Rhododendrons Of China
Joint Translation and Publication Venture
Ken Gambrill, Rhododendron Species Foundation
Just one year ago, Dr. August Kehr reviewed a book which had attracted his interest by virtue of its containing descriptions and line drawings of 278 species of rhododendrons native to China (p. 91, Vol. 32, No. 2 ARS Bulletin). The book containing these descriptions and original drawings, along with a botanical key from the genus to the species level, is part of an eight volume set produced in Peking on the flora of China. Unfortunately for us, the text is in Chinese, with only the universally accepted Latin names recognizable. A combination of fortuitous occurrences and unprecedented cooperation among several rhododendron organizations promise to remedy this frustrating situation.
Soon after Dr. Kehr retuned from China with volumes of this work in 1977, he began seeking a means for translating the section on rhododendrons. However, attempts to arrange for the work to be done by Beltsville scientists were unsuccessful and, in the absence of a tangible scheme for translation, organizations refrained from committing funds.
Fortunately, one reader of Dr. Kehr's review was as ardent a student of the Chinese language as an enthusiast for the genus Rhododendron. Mrs. Judith Y. Young of Seattle contacted Dr. Kehr, obtained a copy of the Chinese book and proposed to work with her language instructor, Mr. Lu-sheng Chong, and accomplish the translation. By late August, 1978, Dr. Kehr was preparing to approach the ARS Research Foundation for a grant to begin the project.
At the same time, Mrs. Young informed the Rhododendron Species Foundation of her desire to translate the new work on Chinese species. Soon convinced of the value of this information becoming available in English, the RSF contacted Dr. Kehr and proposed to sponsor the translation in order to allow the work to begin without delay and to assume responsibility for raising the money which, in addition to the anticipated grant from the Research Foundation, would be needed to complete the translation. Dr. Kehr accepted this proposal and agreed to become a member of the RSF Publications Committee in early October. At the RSF a schedule for translation and payment was established with Mrs. Young and Mr. Chong, inquiries into possible copyright complications were made and preliminary publication cost estimates were sought. Individuals and organizations in Seattle, Tacoma and Portland areas responded enthusiastically and generously to RSF requests for donations. After hearing of the translation project, Dr. Roy Taylor, Director of the University of British Columbia Botanic Garden, informed the RSF that UBC had undertaken its own project to translate and publish the botanical key to the rhododendron section of the Chinese work. But, convinced that it would be of more value as part of a more complete book, he agreed to furnish the nearly completed translation to the RSF for inclusion in its contemplated publication.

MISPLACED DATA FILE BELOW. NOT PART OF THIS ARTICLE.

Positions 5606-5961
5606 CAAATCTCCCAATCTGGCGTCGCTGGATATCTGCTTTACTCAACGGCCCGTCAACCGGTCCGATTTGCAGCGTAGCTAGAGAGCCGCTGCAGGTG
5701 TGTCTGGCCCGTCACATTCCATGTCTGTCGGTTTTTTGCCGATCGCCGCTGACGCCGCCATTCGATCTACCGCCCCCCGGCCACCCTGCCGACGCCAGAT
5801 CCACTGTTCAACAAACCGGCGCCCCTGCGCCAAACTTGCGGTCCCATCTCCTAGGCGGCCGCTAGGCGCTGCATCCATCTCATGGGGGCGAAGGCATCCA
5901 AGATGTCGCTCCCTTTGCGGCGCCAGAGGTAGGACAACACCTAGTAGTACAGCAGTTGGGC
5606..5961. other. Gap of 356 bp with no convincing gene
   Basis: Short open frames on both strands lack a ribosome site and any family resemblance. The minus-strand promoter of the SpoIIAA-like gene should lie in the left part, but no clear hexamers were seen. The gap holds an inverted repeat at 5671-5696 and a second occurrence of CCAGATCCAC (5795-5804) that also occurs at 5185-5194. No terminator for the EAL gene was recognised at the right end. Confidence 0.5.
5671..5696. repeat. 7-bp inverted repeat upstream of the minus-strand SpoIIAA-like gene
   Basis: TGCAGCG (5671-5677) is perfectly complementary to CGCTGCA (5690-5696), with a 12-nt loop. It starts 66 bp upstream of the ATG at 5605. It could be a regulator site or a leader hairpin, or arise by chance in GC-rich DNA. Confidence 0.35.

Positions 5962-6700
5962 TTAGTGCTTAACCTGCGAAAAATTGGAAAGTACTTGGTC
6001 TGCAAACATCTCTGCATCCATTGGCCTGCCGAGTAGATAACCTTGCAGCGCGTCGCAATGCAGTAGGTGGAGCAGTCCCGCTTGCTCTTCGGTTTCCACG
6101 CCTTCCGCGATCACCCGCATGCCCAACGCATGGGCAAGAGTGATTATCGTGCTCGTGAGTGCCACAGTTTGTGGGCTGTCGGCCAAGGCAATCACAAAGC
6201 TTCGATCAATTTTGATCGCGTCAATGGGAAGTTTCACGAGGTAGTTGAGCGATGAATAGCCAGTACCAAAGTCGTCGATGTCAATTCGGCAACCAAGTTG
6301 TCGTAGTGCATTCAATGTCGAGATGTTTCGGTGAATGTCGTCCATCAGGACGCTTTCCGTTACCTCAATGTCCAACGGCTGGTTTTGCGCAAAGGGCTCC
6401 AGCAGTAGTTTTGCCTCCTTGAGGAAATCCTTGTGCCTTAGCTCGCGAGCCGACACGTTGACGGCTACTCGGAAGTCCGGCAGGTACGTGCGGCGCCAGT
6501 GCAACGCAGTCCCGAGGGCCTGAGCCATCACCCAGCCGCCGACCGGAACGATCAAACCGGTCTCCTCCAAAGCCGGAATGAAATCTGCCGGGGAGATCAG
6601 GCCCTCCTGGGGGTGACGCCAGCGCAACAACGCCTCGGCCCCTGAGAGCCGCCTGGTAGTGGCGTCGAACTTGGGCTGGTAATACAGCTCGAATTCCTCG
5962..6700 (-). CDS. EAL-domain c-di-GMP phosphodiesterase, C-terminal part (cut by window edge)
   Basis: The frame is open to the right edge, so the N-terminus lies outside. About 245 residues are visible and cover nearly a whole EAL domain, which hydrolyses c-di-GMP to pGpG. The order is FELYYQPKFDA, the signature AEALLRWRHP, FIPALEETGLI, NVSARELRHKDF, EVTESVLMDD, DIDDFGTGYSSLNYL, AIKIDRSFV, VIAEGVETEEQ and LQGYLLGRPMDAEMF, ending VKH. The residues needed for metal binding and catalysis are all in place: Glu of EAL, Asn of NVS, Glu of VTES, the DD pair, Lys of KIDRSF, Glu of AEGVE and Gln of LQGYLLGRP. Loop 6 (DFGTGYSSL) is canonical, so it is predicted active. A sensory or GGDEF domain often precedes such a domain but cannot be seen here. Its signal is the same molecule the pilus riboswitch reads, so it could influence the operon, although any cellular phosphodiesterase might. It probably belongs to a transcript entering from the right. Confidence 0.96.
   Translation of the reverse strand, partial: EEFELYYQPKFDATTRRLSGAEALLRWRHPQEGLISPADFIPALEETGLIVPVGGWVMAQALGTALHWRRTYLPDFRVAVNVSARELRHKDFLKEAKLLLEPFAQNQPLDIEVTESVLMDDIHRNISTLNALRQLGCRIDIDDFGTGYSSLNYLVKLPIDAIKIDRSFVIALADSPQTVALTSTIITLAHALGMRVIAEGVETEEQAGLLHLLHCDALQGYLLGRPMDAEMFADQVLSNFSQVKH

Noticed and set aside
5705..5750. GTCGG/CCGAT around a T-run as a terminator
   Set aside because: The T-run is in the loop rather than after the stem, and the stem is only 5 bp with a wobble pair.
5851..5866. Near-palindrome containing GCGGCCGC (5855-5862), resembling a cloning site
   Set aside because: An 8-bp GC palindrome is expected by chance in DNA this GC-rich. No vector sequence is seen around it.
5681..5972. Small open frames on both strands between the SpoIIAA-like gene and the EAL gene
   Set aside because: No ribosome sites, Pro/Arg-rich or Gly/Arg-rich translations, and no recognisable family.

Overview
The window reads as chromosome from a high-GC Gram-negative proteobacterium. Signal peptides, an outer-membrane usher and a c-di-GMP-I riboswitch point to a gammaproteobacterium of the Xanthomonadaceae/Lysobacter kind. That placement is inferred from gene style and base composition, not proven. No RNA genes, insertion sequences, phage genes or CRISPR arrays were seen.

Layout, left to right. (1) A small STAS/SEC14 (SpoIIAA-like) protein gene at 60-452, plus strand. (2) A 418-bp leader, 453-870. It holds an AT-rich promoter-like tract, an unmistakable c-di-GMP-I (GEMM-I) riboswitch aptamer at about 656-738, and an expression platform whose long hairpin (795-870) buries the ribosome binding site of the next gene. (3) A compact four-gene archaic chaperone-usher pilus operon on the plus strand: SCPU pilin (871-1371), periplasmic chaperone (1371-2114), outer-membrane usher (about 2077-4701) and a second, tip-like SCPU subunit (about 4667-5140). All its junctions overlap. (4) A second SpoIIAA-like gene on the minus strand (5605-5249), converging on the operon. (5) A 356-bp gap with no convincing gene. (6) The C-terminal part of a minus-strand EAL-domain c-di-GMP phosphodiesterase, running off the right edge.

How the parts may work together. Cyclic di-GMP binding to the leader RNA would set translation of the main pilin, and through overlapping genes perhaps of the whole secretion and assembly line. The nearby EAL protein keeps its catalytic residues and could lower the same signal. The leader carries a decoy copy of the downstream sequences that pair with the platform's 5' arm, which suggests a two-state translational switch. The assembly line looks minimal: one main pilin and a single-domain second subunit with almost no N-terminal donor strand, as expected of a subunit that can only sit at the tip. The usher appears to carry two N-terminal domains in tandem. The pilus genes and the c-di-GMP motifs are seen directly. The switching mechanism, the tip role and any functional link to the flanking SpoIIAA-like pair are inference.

Meanwhile, on the East Coast, the Research Foundation agreed to grant funds for one-half of the estimated cost of the translations. Concurrently at the October 28 ARS Board of Directors' meeting, Dr. Kehr proposed that the ARS sponsor publication of the translated material, not realizing that such a move would conflict with RSF plans for the whole project.
Three months of letters and phone calls finally succeeded in clearing the resulting confusion and, at times, consternation among the parties. The RSF staff worked with Dr. Brockenbrough to design a suitable arrangement for a cooperative venture for presentation at the February ARS Board of Directors' meeting. At this San Francisco meeting the board gave unanimous support to the plan and agreed with the RSF to establish the ICS (Iconographia Cormophytorum Sinicorum) Project Group with members Esther Berry, Janet Binford, Lu-Sheng Chong, Kendall Gambrill, Karen Gunderson, August Kehr, Keith Wade and Judy Young, with authority to publish and distribute a hard-bound volume containing the translated species descriptions with the best possible reproductions of the line drawings, plus the translated botanical key and a listing of botanical terms with Chinese equivalents at a cost not to exceed $20,000; funding to be provided equally by the ARS and RSF; the group to be headquartered at the RSF office and coordinated by RSF staff; and proceeds, after expenses, to be divided equally between the ARS and RSF.
The translation work is proceeding well and sufficient donations and pledges have been obtained to assure that it can continue without interruption until its contemplated completion in early fall. If publication plans also follow on schedule, before little more than another year has passed, we shall have available an English translation for distribution and the tantalizing prospect of new information on rhododendrons from China will be satisfied.